Backscatter and Extinction in Water Clouds
ARMY ELECTRONICS RESEARCH AND DEVELOPMENT COMMAND WSMR NM ATMOSPHERIC SCIENCES LAB
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Atmospheric clouds can adversely affect the operation of military electro-optical systems, particularly under slant path scenarios. The probing of clouds by the lidar technique, in which a short pulse of laser radiation scattered backwards by the cloud droplets is detected, is attractive for two reasons. First, it is a remote sensing technique, and measurements at ranges of several kilometers are possible. Second, it can give a two-dimensional picture of the cloud and trace its time-development. Unfortunately, in some cases meaningful information from a lidar backscatter signal is hard to obtain. If the backscatter signal could somehow be related to a more interesting quantity, for example the extinction coefficients, the value of the lidar measurement would increase substantially. In this report a linear relation between the volume extinction coefficient and backscatter coefficient of atmospheric cloud at visible and near-infrared wavelengths is derived. The relation is in good agreement within 50 percent with Mie calculations of extinction and backscatter coefficients based on 156 measurements of cloud droplet spectra in cumulus and stratus type clouds. The relation suggests that visible or near- infrared extinction coefficients in a cloud of unknown type could be inferred from lidar backscatter measurements alone, at least near the cloud boundary where the contribution of multiply scattered photons to the lidar return signal can be neglected. No similar size-distribution-independent relation between backscatter coefficient and liquid water content of cloud is found, suggesting that cloud liquid water content cannot be inferred solely from lidar backscatter measurements.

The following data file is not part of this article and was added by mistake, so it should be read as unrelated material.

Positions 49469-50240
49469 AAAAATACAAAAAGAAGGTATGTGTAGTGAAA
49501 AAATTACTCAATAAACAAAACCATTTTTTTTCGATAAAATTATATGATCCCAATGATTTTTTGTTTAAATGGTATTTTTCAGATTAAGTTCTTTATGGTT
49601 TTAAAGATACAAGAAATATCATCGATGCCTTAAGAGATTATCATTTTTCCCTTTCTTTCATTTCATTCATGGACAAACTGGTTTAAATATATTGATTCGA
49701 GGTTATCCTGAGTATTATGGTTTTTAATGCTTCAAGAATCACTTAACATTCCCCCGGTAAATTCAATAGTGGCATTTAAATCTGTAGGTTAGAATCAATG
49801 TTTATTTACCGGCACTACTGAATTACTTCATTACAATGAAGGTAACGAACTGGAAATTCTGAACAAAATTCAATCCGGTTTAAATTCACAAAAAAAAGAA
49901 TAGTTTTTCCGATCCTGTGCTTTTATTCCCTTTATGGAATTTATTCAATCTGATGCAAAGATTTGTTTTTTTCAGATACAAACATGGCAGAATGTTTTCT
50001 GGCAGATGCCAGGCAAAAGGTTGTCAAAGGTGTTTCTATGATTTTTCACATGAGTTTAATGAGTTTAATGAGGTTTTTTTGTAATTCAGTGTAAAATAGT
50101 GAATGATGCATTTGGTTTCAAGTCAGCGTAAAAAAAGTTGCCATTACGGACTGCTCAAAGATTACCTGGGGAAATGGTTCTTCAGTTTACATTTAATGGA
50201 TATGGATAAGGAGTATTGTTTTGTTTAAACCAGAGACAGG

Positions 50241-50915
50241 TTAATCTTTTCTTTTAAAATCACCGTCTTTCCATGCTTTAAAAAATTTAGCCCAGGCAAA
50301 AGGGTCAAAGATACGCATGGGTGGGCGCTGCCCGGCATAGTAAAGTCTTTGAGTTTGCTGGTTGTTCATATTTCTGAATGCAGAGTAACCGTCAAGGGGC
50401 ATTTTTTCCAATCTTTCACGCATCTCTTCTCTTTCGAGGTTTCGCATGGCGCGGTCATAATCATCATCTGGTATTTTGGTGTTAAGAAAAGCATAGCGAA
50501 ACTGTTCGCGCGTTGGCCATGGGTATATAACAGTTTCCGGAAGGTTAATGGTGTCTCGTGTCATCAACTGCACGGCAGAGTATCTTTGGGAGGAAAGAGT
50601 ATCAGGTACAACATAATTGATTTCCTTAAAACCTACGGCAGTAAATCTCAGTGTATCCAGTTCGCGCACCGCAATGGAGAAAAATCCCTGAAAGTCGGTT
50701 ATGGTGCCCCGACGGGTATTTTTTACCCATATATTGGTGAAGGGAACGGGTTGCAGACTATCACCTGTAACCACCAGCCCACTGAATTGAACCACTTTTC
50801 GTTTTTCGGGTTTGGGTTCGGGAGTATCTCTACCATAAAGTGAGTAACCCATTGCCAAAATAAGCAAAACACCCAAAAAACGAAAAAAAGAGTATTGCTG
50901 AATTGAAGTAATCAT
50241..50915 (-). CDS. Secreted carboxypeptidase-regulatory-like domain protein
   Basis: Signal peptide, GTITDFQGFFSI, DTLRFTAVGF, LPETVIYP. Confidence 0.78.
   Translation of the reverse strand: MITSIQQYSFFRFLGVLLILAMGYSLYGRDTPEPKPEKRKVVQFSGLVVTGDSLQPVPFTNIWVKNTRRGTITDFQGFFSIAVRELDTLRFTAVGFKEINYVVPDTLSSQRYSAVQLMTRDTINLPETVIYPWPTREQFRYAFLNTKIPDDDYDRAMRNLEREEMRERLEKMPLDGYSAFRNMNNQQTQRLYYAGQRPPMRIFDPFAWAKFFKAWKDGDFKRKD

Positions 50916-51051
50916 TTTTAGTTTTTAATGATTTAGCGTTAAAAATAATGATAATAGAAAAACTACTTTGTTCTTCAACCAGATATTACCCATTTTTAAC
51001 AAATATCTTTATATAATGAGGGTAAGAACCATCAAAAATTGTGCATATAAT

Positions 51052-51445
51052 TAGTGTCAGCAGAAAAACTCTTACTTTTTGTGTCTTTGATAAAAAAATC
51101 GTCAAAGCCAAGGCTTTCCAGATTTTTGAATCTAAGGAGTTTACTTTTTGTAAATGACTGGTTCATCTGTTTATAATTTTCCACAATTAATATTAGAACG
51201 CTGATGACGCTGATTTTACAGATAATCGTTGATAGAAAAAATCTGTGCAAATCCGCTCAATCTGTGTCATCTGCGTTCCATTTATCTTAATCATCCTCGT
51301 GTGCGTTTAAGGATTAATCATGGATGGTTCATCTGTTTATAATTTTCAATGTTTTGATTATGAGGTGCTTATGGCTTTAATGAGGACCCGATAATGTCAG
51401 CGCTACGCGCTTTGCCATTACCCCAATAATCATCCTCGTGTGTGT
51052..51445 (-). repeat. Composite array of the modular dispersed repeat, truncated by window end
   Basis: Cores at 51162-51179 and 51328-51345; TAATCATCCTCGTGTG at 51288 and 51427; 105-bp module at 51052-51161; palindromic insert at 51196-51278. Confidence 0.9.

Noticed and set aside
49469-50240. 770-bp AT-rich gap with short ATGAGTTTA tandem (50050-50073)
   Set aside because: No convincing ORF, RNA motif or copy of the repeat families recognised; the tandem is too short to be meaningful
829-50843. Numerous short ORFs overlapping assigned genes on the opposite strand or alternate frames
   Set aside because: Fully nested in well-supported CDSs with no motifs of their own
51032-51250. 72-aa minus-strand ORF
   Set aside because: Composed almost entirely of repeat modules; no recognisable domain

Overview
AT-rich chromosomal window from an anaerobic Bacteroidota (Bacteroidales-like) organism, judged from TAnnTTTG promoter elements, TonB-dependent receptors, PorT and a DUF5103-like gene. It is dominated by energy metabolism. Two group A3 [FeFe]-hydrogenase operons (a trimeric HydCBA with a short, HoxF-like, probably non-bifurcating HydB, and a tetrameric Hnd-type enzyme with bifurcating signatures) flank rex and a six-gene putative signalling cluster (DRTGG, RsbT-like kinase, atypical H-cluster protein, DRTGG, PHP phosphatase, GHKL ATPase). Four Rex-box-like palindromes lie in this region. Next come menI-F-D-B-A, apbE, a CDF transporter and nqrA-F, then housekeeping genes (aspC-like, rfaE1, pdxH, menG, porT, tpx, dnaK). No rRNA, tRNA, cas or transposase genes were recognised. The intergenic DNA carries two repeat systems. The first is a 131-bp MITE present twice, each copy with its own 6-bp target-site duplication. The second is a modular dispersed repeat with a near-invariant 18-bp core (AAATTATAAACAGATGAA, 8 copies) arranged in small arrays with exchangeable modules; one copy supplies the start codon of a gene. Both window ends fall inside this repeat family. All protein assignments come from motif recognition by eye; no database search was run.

- Atmospheric Physics
- Lasers and Masers